Systematic racism is real

Although the existence and effects of systematic racism are well studied, there are still some people who try to deny its existence.  The following links should help clear up any confusion.

Definition of Systemic Racism in Sociology: https://www.thoughtco.com/systemic-racism-3026565

Finally, an explanation of systemic racism that won’t put you to sleep: https://www.vox.com/2015/4/23/8482799/systemic-racism-explained-examples

Fourteen examples of systemic racism in the US criminal justice system: https://www.commondreams.org/views/2010/07/26/fourteen-examples-systemic-racism-us-criminal-justice-system

A DEA agent speaks out about how he was directed to enforce drug laws in poor minority communities, but to leave affluent white drug users alone: https://thefreethoughtproject.com/dea-agent-drug-laws-intentionally-rich-communities/

Eight videos that explain systemic racism: https://www.raceforward.org/videos/systemic-racism

Systemic racism is real, by Ben and Jerry’s: https://www.benjerry.com/home/whats-new/2016/systemic-racism-is-real

VeggieTales creator Phil Vischer clearly explains systemic racism, mostly for a white audience seeking to understand: https://theweek.com/speedreads/920727/veggietales-creator-phil-vischer-clearly-explains-systemic-racism-mostly-white-audience-seeking-understand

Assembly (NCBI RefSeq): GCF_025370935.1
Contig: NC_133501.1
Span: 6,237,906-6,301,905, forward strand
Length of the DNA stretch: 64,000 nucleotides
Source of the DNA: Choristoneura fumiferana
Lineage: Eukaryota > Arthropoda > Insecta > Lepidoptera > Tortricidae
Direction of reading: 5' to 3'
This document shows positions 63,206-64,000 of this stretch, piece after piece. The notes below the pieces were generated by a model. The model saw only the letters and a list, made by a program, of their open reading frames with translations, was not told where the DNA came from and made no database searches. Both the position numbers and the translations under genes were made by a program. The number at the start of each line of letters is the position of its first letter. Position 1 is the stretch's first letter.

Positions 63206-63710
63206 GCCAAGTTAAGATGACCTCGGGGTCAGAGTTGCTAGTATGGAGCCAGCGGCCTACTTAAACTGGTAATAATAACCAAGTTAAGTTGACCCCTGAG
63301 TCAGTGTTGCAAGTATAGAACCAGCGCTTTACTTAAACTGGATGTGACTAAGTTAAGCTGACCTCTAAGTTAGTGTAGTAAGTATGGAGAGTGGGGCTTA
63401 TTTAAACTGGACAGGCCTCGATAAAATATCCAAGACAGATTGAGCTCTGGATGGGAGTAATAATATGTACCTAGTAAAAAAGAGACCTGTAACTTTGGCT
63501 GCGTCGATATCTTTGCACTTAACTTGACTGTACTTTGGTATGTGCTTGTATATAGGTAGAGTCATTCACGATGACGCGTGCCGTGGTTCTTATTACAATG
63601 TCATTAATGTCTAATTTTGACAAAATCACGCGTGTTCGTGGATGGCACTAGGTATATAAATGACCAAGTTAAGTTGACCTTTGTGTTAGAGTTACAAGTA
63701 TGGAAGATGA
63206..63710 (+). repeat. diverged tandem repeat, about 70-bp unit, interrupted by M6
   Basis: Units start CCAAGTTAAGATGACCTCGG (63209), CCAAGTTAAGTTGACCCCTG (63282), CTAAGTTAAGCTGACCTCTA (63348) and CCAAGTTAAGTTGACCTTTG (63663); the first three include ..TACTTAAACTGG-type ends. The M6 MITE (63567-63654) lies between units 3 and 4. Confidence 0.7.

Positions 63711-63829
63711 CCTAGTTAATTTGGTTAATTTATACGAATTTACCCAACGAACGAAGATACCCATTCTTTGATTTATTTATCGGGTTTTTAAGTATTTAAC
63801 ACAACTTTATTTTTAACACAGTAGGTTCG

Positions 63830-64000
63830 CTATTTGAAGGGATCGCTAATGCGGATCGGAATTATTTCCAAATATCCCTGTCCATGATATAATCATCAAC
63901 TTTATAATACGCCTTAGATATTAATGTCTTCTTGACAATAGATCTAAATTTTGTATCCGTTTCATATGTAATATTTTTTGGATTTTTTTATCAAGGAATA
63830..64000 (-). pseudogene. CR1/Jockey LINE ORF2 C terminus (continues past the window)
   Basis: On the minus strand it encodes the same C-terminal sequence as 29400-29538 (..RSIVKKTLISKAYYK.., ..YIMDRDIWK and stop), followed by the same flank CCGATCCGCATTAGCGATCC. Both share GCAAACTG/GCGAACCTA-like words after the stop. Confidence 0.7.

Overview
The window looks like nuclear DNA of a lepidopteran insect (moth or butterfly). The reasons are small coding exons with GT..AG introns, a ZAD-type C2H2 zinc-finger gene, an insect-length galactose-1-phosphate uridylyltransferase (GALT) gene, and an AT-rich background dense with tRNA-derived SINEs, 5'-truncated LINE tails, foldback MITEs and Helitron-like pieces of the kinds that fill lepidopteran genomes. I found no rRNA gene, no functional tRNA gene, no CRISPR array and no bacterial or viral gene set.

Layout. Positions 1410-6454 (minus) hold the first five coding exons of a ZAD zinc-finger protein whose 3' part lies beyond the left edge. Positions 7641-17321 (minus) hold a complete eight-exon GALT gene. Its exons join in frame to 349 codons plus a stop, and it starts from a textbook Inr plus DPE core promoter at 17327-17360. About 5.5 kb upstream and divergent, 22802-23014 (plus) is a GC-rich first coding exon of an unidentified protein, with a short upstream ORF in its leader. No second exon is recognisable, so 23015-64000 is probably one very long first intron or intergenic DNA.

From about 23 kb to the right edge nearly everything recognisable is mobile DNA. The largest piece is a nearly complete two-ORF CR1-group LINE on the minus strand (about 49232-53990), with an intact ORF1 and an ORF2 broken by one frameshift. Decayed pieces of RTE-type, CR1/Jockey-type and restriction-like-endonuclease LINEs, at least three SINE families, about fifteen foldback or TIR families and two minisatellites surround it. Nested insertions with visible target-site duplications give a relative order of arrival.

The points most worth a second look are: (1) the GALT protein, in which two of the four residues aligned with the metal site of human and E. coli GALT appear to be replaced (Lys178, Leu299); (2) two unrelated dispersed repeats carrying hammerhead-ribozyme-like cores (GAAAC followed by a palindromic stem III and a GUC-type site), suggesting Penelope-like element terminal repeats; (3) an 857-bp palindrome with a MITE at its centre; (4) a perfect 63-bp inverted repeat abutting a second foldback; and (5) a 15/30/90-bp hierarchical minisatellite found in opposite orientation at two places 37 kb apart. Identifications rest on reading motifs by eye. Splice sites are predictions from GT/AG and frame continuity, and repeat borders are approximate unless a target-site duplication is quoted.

Of particular concern to some on the right is the term “systemic racism,” often wrongly interpreted as an accusation that everyone in the system is racist. In fact, systemic racism means almost the opposite. It means that we have systems and institutions that produce racially disparate outcomes, regardless of the intentions of the people who work within them. When you consider that much of the criminal justice system was built, honed and firmly established during the Jim Crow era — an era almost everyone, conservatives included, will concede rife with racism — this is pretty intuitive. The modern criminal justice system helped preserve racial order — it kept black people in their place. For much of the early 20th century, in some parts of the country, that was its primary function. That it might retain some of those proclivities today shouldn’t be all that surprising: https://www.washingtonpost.com/graphics/2020/opinions/systemic-racism-police-evidence-criminal-justice-system/